I am sitting here sipping green tea with Dave. It’s a little past midnight, and there are fireworks going off in the distance. Such a wonderfully “Chinese” moment for me to write about our trip to Guangxi 🙂
Guangxi is not technically a province, but a “Chinese Autonomous Region”, similar to Inner Mongolia and Tibet. Although Guilin was once Guangxi’s capital, it is now only its 3rd largest city. Still, it is a huge source of income for the autonomous region, as it is a very popular tourist spot. It’s easy to see why…
We arrived in Guilin at around 8am on Sunday September 28th. We took a bus to the wrong end of the city, and then took a cab to the hostel (oh the joys of the language barrier!). At first glance, our hostel was a tad intimidating. We had to walk down a back alley to get there, and our cab driver just left us on the side of the road. But once we were inside, we were very pleasantly surprised at the cleanliness to price ratio! We paid roughly $11 Canadian per night, and had a room to ourselves, with a comfortable queen size bed, a shower with hot water, and a flat screen TV. It was small but very comfortable, and the staff were very helpful with directions and suggestions for things that we should do while in the city.
After some lunch, we hopped on a bus, got a little lost, and then hopped onto another bus, to get to Reed Flute Cave. I’m no expert on caves (I’ve only ever seen one and it was this past summer), but Reed Flute Cave has to be one of the most beautiful caves in the world! The stalactites and stalagmites were enormous and took so many beautiful shapes. The Chinese are also very big on lighting up their caves, adding colour to the formations, so you can better see why certain areas are named as they are.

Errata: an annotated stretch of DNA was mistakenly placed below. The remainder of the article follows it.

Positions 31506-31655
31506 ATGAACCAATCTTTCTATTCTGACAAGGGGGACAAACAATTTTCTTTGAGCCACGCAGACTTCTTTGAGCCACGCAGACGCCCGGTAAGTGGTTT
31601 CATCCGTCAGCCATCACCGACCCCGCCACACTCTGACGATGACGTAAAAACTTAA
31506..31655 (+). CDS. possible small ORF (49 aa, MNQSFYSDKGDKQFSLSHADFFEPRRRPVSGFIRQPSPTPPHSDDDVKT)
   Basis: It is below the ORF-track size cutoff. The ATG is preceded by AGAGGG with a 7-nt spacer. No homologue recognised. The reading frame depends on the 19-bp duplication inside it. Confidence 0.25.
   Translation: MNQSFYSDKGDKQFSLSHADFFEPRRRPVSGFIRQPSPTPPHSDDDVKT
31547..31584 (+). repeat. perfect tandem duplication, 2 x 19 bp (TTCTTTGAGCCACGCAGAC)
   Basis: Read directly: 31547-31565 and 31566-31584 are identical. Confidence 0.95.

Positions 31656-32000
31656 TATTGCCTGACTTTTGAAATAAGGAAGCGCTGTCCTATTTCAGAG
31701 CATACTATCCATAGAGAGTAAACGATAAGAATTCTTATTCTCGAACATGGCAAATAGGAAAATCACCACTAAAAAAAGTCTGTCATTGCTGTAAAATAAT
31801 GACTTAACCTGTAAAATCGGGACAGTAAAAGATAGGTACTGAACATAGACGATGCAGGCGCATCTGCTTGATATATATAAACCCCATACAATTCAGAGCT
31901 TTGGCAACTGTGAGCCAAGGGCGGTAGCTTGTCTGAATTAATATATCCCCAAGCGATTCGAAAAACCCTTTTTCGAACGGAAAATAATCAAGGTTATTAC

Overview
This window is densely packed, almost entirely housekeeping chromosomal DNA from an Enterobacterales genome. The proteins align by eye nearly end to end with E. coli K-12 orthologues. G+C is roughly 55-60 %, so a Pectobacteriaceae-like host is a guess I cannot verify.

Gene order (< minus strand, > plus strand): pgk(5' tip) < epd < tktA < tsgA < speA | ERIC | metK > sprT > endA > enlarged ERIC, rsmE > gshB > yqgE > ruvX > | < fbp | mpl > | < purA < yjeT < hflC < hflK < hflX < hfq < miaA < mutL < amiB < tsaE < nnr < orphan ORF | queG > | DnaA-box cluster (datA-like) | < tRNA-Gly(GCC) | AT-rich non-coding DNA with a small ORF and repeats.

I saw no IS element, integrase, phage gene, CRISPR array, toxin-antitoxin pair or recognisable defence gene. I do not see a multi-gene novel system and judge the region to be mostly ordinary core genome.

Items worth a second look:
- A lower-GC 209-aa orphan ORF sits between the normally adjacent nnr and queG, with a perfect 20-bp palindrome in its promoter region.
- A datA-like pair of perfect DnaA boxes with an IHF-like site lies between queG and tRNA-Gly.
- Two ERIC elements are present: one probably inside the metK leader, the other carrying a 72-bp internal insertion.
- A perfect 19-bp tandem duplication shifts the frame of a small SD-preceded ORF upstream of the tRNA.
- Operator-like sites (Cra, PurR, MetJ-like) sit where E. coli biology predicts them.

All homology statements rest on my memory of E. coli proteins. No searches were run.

After wandering in this enormous cavern for quite some time, we found our way to the gift shop, where we unexpectedly purchased a painting by an artist whose work is done solely with his hands and fingers. We typically try not to buy much at gift shops, because items tend to be greatly overpriced, but the painting was gorgeous and well worth what he was asking.
The following two days of our trip were spent with a tour guide. Emily Cai met us at the hostel at 8:10 am Monday morning, and helped us order some Baozi (Chinese steam dumplings), before heading to the port where our Li River Cruise was set to depart.
We were put on the “Lao Wei” boat, which felt incredibly strange to both Dave and I. The occupants were mostly retired Europeans, who were all either shocked or horrified when we told them that we actually live in China. Some of them were so scared to try Chinese food (that had actually been heavily westernized for the sake of the western pallets on the boat), that they brought Wonderbread sandwiches along in little brown boxes. Among the snobby tourists, we did find a few like minded people. We actually sat at a table with some German retirees, who were taking a tour all throughout China. They spoke some English, and Dave had a chance to practice a little German, but they were very lighthearted, friendly people, who enjoyed the food and wanted to learn some Chinese to make their stay easier. We both enjoyed teaching them how to say “Binde” (cold) so they could stop miming the world ‘cold’ when they ask for beer at restaurants (Beer….brrrrrrrrrr….).
The sights were incredible on this tour! The mountains are rugged and take so many interesting shapes. The four and a half hour cruise made it easy to see why Guangxi is such a popular tourist destination. The beauty there is even on the Chinese 20rmb bill, and we passed the mountains that are on the currency 🙂
Although I would love to finish writing about my Guangxi adventures tonight, it’s now 1:30am, and I need to get some sleep! Stay tuned for Part 2!!!